Diagnosis Code D15.2
Information for Medical Professionals
The diagnosis code D15.2 is grouped in the following Diagnostic Related Group(s) (MS-DRG V34.0)
- 180 - RESPIRATORY NEOPLASMS WITH MCC
- 181 - RESPIRATORY NEOPLASMS WITH CC
- 182 - RESPIRATORY NEOPLASMS WITHOUT CC/MCC
Convert to ICD-9 General Equivalence Map
The ICD-10 and ICD-9 GEMs are used to facilitate linking between the diagnosis codes in ICD-9-CM and the new ICD-10-CM code set. The GEMs are the raw material from which providers, health information vendors and payers can derive specific applied mappings to meet their needs.
- 212.5 - Benign neo mediastinum
- Benign mediastinal teratoma
- Benign neoplasm of anterior mediastinum
- Benign neoplasm of lower anterior mediastinum
- Benign neoplasm of lower middle mediastinum
- Benign neoplasm of lower posterior mediastinum
- Benign neoplasm of mediastinum
- Benign neoplasm of posterior mediastinum
- Benign neoplasm of superior mediastinum
- Ganglioneuroma of mediastinum
- Mass of anterior mediastinum
- Neoplasm of anterior mediastinum
- Neoplasm of posterior mediastinum
Table of Neoplasms
The code D15.2 is included in the table of neoplasms by anatomical site. For each site there are six possible code numbers according to whether the neoplasm in question is malignant, benign, in situ, of uncertain behavior, or of unspecified nature. The description of the neoplasm will often indicate which of the six columns is appropriate.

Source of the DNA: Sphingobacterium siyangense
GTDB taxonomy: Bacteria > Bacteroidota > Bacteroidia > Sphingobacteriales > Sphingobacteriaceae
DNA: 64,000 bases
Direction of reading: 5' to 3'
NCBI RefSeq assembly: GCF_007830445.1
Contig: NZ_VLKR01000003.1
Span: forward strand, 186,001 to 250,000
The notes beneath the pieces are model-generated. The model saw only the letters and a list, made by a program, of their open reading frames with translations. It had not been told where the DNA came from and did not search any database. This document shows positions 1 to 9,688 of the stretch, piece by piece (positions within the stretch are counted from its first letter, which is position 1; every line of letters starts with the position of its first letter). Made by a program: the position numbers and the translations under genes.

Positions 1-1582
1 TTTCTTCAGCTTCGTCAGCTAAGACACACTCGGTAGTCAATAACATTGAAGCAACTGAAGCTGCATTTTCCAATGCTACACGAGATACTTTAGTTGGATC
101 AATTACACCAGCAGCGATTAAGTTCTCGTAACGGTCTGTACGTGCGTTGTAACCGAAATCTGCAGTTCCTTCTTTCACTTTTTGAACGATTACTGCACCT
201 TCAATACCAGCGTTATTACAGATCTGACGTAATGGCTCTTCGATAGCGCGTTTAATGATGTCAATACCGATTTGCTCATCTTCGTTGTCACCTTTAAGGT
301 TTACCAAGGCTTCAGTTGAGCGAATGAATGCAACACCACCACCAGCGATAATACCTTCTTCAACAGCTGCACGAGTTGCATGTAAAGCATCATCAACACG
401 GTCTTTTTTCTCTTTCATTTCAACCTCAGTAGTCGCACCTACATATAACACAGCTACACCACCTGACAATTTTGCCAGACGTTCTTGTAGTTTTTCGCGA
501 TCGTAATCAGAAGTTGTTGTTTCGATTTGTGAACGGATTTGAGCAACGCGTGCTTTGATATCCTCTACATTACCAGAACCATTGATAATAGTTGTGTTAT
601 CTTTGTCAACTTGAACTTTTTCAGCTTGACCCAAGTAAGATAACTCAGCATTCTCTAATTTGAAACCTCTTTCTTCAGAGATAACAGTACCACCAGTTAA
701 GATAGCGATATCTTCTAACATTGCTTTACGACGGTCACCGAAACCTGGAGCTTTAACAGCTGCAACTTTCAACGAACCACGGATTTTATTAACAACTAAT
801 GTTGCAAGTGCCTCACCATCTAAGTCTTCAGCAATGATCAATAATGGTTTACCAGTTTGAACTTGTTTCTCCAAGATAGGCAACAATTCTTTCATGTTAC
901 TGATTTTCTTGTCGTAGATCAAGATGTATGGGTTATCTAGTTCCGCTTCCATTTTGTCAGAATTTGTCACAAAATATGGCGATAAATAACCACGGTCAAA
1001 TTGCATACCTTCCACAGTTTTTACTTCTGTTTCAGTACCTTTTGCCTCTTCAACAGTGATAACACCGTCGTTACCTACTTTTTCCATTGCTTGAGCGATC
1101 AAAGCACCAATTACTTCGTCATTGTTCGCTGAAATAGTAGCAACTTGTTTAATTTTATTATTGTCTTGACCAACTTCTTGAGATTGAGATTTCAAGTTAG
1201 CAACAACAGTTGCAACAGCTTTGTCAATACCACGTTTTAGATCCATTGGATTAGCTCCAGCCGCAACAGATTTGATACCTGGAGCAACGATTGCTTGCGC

Where such descriptors are not present, the remainder of the Index should be consulted where guidance is given to the appropriate column for each morphological (histological) variety listed. However, the guidance in the Index can be overridden if one of the descriptors mentioned above is present.
The Tabular must be reviewed for the complete diagnosis code.
Information for Patients
Also called: Benign cancer, Benign neoplasms, Noncancerous tumors
Tumors are abnormal growths in your body. They can be either benign or malignant. Benign tumors aren't cancer. Malignant ones are. Benign tumors grow only in one place. They cannot spread or invade other parts of your body. Even so, they can be dangerous if they press on vital organs, such as your brain.
Tumors are made up of extra cells. Normally, cells grow and divide to form new cells as your body needs them. When cells grow old, they die, and new cells take their place. Sometimes, this process goes wrong. New cells form when your body does not need them, and old cells do not die when they should. These extra cells can divide without stopping and may form tumor.
Treatment often involves surgery. Benign tumors usually don't grow back.
NIH: National Cancer Institute
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